Organization, Air Force Roles and Missions Office, Commonwealth
Institute, RAND Corporation, Congressional Research Service, and our
prior reports (a list of our related products is provided at the end
of this report). 

We performed our review from October 1994 through September 1996 in
accordance with generally accepted government auditing standards. 


THE SERVICES HAVE OVERLAPPING
CAPABILITIES TO PERFORM AIR
SUPERIORITY MISSIONS
============================================================ Chapter 2

Achieving air superiority is a high priority during any conflict. 
But independent efforts by the services, without an adequate joint
orientation, has led to overlap among service capabilities that could
be excessive.  Each military service plays a role in achieving air
superiority and has capabilities in four of the five missions. 
However, each service has acquired mostly unique equipment to perform
these missions, although Congress advocates jointness among the
services.  DOD plans include over $43 billion from fiscal year 1996
to fiscal year 2001 for the acquisition of systems dedicated to the
air superiority missions.  Most of the planned funding is for the
acquisition of aircraft to defeat enemy aircraft, and defensive
systems to defeat enemy theater ballistic missiles. 


   AIR SUPERIORITY INCLUDES FIVE
   MISSIONS
---------------------------------------------------------- Chapter 2:1

Air Force doctrine states that the attainment of air superiority is
normally one of the first and most important U.S.  military goals in
a conflict.  Without the attainment of air superiority, achieving
success in a military campaign is more difficult.  Air superiority is
the degree of dominance one force possesses over another in the air,
governing the extent to which air, ground, and sea forces can achieve
campaign objectives. 

The Joint Chiefs of Staff, in its assessment of U.S.  air superiority
capability, divided it into five distinct missions.  Two missions
involved offensive air superiority operations to defeat enemy fighter
aircraft and surface-to-air defenses within enemy territory, and
three involved defensive air superiority to protect friendly
territory against enemy aircraft, cruise missiles, and theater
ballistic missiles (see fig.  1). 


   FUNDING PLANNED FOR AIR
   SUPERIORITY MISSIONS
---------------------------------------------------------- Chapter 2:2

Substantial funding is planned from fiscal year 1996 to fiscal year
2001 to acquire weapon systems that are dedicated or closely related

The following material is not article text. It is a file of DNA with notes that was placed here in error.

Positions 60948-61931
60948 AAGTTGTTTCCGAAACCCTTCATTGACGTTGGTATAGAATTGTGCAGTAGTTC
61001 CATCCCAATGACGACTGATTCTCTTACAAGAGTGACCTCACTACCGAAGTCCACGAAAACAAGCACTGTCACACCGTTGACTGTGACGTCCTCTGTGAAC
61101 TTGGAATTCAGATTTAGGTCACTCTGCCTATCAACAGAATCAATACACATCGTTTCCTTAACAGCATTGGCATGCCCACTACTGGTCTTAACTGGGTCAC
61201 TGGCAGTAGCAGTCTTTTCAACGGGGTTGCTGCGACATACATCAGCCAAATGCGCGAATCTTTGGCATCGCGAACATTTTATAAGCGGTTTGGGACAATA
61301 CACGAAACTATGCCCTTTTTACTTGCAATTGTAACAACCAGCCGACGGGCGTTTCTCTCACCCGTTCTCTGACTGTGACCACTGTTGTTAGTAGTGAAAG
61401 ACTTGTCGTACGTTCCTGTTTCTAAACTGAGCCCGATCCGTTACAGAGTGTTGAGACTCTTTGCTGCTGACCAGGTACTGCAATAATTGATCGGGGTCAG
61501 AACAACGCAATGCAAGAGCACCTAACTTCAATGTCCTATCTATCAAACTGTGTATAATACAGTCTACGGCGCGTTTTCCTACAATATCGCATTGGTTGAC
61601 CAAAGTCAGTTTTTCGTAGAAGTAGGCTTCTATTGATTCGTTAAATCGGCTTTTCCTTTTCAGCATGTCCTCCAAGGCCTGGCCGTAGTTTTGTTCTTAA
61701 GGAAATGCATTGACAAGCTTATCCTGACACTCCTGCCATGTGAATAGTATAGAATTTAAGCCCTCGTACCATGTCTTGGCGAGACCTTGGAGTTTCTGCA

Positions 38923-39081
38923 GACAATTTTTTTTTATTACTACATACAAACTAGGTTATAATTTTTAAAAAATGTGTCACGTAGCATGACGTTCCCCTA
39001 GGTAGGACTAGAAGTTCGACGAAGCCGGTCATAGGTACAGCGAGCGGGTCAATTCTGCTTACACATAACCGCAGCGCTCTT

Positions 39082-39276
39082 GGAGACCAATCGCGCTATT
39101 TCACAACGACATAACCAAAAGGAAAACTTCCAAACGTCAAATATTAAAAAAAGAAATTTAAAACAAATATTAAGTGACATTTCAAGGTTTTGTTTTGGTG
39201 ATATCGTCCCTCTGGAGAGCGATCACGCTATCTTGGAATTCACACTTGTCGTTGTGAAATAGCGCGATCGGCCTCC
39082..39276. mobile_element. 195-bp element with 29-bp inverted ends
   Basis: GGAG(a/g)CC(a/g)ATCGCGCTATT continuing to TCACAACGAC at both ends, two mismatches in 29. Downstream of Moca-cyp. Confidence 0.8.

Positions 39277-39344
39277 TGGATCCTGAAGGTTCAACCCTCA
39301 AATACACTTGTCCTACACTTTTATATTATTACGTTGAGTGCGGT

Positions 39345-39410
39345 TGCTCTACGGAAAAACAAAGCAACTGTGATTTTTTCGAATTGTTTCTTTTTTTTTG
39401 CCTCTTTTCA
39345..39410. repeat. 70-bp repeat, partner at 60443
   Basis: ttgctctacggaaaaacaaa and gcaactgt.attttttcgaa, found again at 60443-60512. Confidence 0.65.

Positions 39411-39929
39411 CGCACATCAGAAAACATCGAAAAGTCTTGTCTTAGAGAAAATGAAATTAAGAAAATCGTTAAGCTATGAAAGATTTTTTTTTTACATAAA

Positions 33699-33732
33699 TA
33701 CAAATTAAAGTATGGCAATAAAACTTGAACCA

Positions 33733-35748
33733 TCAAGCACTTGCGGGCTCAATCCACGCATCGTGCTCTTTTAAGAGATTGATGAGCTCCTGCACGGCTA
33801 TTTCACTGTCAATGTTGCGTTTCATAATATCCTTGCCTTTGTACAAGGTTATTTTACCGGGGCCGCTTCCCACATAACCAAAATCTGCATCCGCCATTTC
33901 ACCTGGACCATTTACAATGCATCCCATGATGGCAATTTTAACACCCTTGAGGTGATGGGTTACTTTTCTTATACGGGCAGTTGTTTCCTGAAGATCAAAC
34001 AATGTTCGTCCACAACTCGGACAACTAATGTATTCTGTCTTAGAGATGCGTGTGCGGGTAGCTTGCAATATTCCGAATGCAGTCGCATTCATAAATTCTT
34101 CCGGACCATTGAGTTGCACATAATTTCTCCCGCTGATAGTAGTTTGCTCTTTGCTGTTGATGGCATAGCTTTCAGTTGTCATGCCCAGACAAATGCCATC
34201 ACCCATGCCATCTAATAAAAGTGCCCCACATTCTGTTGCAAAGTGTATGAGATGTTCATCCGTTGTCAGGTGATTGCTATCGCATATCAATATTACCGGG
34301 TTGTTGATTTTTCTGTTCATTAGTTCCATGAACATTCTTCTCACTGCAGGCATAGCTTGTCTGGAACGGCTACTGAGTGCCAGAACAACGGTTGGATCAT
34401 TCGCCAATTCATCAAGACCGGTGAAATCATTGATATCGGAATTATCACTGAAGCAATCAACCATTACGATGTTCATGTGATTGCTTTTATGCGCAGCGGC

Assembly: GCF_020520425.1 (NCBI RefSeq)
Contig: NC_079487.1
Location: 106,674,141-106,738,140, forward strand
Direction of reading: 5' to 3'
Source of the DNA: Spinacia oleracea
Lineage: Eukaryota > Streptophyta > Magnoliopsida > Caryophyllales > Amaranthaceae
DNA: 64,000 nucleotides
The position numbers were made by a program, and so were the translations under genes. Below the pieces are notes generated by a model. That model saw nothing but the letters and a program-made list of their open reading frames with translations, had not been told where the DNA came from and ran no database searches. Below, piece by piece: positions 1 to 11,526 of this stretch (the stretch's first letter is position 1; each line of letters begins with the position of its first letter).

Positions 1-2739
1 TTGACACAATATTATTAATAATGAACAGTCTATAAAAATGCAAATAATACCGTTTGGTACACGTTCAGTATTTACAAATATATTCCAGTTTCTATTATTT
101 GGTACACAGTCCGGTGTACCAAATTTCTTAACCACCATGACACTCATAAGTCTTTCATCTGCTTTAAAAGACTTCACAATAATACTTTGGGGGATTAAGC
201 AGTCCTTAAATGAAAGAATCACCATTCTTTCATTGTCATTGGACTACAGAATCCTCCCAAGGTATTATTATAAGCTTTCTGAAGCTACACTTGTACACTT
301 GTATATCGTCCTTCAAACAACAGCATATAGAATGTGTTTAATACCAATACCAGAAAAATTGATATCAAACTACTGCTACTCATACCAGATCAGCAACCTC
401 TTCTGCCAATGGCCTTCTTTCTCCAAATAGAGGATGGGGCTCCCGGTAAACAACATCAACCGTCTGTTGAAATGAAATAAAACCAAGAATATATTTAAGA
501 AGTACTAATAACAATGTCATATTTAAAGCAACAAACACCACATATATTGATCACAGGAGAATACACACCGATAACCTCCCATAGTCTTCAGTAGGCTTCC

to achievement of air superiority missions.  DOD plans include over
$43 billion for acquisition of dedicated systems, with about 47
percent of the funding intended to modernize U.S.  capabilities to
defeat enemy fighters (offensive operations) and aircraft (defensive
operations) and about 44 percent intended to modernize capabilities
to defeat enemy theater ballistic missiles. 

Table 2.1 shows the amounts included in the fiscal years 1996-2001
defense plan for acquisition of systems for each air superiority
mission, as of June 1995.  Additional detail of the funding for each
mission is included in table II.1. 



                               Table 2.1
                
                  Approximate DOD Future Years Defense
                  Program Acquisition Funding for the
                Missions of Air Superiority, as of June
                                  1995

                    (Then-year dollars in millions)

Missile                                         Amount         Percent
--------------------------------------  --------------  --------------
Offensive operations
----------------------------------------------------------------------
Defeat enemy fighters                        $20,475.8            47.5
Defeat enemy surface-to-air missiles             807.2            01.9

Defensive operations
----------------------------------------------------------------------
Defeat enemy aircraft                               \a
Defeat enemy cruise missiles                   3,001.9             7.0
Defeat enemy theater ballistic                18,861.4            43.7
 missiles
======================================================================
Total                                        $43,146.3           100.0
----------------------------------------------------------------------
\a The funding to defeat enemy fighters and aircraft in offensive and
defensive operations is not separable; all is included under
offensive operations. 

In addition to acquisition of weapon systems primarily dedicated to
achieving air superiority, there are other systems, primarily
aircraft, that have a primary mission other than air superiority but
that have a significant capability to contribute to air superiority
missions.  This category includes the Air Force F-15E and F-16, Navy
F/A-18, Marine AV-8B, and the Joint Strike Fighter (JSF).